After 1987, the tournament was missing from the hockey "radar" screen for 4 years and reappeared in 1991, having India, Pakistan, South Korea, New Zealand and USSR. Again there was a 3 years lapse before the 5th Sultan Shah Trophy tournament was held in Penang in 1994. Since then it has been an annual tournament except for 1997. The teams participating from Asia tend to be Pakistan, India, South Korea and times Japan, while from Europe, usually it is Germany, Holland, Spain and at times England. Australia is a regular and occasionally it is New Zealand, South Africa, Argentina or Canada. Without any doubt Sultan Azlan Shah Trophy has been a premier tournament in Asia and one of the few that is accorded a high tournament status by FIH.
The tournament has come a long way and has evolved with time into a regular annual feature of world international hockey. At least once a year Malaysia gets its fair share of publicity in world hockey arena for hosting this tournament. World class teams make it a point to come and participate, more so as the Malaysian team itself was around the peripherals of their class. As our hockey standards dipped and our national team's performances became dismal, the tournament slowly became more a training ground for breeding new players in some of the top teams. This time, the top teams seem to be avoiding this tournament i.e Australia, Germany, Spain and South Korea. They have given their reasons but is it a good enough reason for them to skip participating in this tournament.
MHF, in their usual "gungo" style always give the impression that they could get good teams for the tournament. They have even extended invitation to Ireland too but without much success. With the exception of Pakistan the rests of the teams are ranked from 11th and below. India , New Zealand, Egypt and Malaysia are the other participants.
This year, it would seem MHF as Organiser, has by default turned the tournament to a "2 rated" event. None of the top 7 teams are coming and the replacing teams are even lower rank than Malaysia. Therefore, it would seem that the glamour of the event is being loss and the worrying aspect is whether this would set the basis for future years. If so, would Sultan Azlan Shah tournament suffer the same fate as Frank Renee tournament in India. This tournament seem to have disappeared from the hockey "radar" completely.
Indeed the time has come that MHF re-evaluate the tournament and determine what they should be doing or not doing in order to attract the top teams for the tournament. If MHF can seek these answers, then it would make matters easier to address and re-engineer the approach in organising this tournament. Some of the reasons MHF must check out are:
- Timing of invitation - Are we giving the teams ample invitation time so as they can put it into their own national calender? This means we must extend invitations 2 years ahead, thereby giving every party to do the needful. Some may suggest that this would be difficult for MHF. In its current state of affairs, i tend to agree but if MHF can get a 2 year calendar moving, which is essentially "planning" (as oppose to its ad-hoc operations) particularly as DYMM Sultan of Perak's birthday is known and having His Majesty's early consent can easily pave the way.
- Malaysia's poor world ranking - Sometimes top teams do not want to play with mediocre teams as it does not serve much of a purpose. Even if they do, it is part of a build up to another major tournament or as exposure for some of their new young players. The top teams plan their entire training process months and years ahead and they therefore are careful not to simply participate in a tournament that may be classified as "no real competition" for them. Obviously, if we can move to around the 10th ranking in the world, the Sultan Azlan Shah tournament would again become an interesting playing ground for the top teams. Equally, there are rumours that the invitations were done in such a manner that some of the teams that come to participate are of lower ranking. This would give the national team a good chance of doing well in the tournament, thereby creating a image that all is well with Malaysian hockey.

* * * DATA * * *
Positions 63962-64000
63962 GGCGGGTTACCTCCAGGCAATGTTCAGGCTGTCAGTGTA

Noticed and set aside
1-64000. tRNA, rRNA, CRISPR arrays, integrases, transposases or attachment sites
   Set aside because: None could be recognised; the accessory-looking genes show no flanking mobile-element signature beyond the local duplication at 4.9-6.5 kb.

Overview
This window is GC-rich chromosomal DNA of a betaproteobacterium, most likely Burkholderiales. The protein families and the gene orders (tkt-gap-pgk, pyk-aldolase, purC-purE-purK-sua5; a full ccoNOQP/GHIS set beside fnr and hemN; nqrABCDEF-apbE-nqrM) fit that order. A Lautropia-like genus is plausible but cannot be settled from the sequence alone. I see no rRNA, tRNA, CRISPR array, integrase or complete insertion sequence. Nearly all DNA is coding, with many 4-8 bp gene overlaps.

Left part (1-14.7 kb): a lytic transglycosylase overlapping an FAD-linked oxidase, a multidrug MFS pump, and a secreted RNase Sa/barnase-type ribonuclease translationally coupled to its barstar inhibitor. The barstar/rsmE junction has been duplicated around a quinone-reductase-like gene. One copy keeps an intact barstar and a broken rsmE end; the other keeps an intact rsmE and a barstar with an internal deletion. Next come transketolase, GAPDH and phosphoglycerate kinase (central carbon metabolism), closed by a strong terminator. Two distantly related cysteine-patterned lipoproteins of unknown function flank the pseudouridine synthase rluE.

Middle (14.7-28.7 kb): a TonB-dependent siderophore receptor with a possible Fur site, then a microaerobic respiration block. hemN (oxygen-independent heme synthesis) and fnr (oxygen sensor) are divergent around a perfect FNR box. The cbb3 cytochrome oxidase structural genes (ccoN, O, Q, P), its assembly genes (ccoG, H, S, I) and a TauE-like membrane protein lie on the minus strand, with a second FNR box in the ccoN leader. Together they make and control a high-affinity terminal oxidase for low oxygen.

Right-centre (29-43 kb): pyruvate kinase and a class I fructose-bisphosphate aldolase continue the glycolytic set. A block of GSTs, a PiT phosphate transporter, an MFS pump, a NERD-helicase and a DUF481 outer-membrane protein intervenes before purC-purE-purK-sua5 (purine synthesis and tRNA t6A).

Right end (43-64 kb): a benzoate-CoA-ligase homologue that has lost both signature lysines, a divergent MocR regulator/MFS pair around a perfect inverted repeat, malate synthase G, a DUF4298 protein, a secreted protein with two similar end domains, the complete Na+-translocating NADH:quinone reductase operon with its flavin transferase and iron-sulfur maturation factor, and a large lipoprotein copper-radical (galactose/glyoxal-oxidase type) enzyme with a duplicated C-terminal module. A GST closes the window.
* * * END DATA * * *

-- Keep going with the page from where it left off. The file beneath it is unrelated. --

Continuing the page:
- Allegations of match fixing - Apparently the allegations of match fixing relating to the Malaysian players arose from the last Sultan Azlan Shah tournament. Sometimes the top teams shy away from coming to countries where they believe nothing is being done on such allegations. The reason being, if there is any truth to the matter, they do not want to be tainted or be in an environment where their players may be tempted by certain elements. So, the best solution is not to participate. This where it is important that MHF settles the matter urgently and do not allow it to linger. It does more harm by avoiding to address it. Maybe, the allegations may all be false accusations but the point is it must be officially addressed.
- Failure in seeking FIH assistance - This tournament is an official FIH sanctioned tournament. Usually, international governing bodies are very helpful to their affiliates. Similarly, if sufficient time was given and FIH assistance was sourced, i am sure they would be more than willing to help in getting the top teams. They cannot force any nations but they have their persuasive nature. The most important point is, whether we have the right people in MHF communicating with the right people in FIH in the right "frequency" and language.
Malaysian hockey is slipping and as that happens, even classic premier tournament like Sultan Azlan Shah tournament is also paying the price. Lets us not become organisers of 2nd rated tournament because of our own doings. It is important that MHF has a high powered "special committee" whose task is to organise 2010 and 2011 Sultan Azlan Shah tournaments and they must start their work from this tournament. What is important, is for MHF also to address the issues that is confronting them.